"To stave off regional and global recessions and restore stability and confidence in the market, northern governments are pursuing a massive and unprecedented program of government intervention, nationalizing banks, injecting massive subsidies into ailing institutions and re-regulating their financial sectors," they said.
These measures stand "in direct contrast to the austere neo-liberal policies pressed on developing countries by the World Bank, the IMF, and developed countries for the past thirty years."
"These policies have failed spectacularly," said Vitalis Meja, coordinator for the African Forum & Network on Debt and Development (Afrodad). "And now, the response is to bring 20 governments to Washington for a new 'Washington Consensus'."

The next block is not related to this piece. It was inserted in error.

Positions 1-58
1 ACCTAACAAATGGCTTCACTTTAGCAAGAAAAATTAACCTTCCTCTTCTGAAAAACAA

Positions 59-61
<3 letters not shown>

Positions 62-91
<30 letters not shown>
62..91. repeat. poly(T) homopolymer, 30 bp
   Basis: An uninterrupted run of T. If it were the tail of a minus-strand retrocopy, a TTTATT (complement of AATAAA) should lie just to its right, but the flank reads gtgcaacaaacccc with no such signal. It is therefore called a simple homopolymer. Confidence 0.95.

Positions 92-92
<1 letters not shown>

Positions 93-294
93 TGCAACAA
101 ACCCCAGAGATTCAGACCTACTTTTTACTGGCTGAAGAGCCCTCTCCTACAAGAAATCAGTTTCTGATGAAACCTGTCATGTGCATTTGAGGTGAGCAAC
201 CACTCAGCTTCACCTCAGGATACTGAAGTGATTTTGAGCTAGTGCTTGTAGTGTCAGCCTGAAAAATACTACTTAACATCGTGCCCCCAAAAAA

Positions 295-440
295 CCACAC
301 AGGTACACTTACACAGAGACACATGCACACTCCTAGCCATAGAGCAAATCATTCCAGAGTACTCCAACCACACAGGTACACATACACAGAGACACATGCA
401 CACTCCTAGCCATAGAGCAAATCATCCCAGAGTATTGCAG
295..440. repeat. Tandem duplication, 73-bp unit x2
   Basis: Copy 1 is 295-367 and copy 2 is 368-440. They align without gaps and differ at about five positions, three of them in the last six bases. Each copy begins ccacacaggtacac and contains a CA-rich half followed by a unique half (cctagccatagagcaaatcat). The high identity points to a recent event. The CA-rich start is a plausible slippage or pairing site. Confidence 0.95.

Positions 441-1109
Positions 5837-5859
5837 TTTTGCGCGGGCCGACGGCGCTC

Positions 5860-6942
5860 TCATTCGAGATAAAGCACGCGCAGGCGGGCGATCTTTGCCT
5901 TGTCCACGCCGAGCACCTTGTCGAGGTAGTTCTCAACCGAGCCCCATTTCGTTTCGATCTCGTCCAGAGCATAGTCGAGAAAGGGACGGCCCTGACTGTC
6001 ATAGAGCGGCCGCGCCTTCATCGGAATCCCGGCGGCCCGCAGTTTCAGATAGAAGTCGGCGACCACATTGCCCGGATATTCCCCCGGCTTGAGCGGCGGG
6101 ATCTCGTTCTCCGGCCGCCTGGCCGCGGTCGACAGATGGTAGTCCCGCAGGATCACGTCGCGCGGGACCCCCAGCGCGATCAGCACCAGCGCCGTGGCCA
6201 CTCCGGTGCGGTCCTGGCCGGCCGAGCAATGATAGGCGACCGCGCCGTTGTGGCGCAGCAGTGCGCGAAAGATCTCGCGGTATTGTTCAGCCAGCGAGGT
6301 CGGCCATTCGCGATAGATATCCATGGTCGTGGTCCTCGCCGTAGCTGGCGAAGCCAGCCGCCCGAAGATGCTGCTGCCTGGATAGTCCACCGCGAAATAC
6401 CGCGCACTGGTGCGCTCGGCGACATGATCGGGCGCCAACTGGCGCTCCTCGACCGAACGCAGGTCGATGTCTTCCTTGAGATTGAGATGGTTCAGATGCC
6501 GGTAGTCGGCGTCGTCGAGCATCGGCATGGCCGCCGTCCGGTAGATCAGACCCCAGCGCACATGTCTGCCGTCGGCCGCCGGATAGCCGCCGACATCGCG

Writing in the Financial Times Wednesday, financier and philanthropist George Soros noted that, "The so-called Washington consensus imposed strict market discipline on other countries but the U.S. was exempt from it."
In the NGOs' view, any attempted reform of the current system should best be pursued under auspices of the United Nations where each country has a vote.
"Since the impacts are likely to be the greatest on the poorest people, and in emerging economies and developing countries," noted Lidy Nacpil of Jubilee South -- Asia/Pacific Movement on Debt and Development, "shouldn't all countries -- governments and peoples -- have a say, not just those responsible for this crisis?"
"Any attempt by the most powerful countries to stitch up a deal with no public consultation and no involvement of the majority of the world's countries through an inclusive process will only further undermine public trust and confidence," added Roberto Bissio of Social Watch.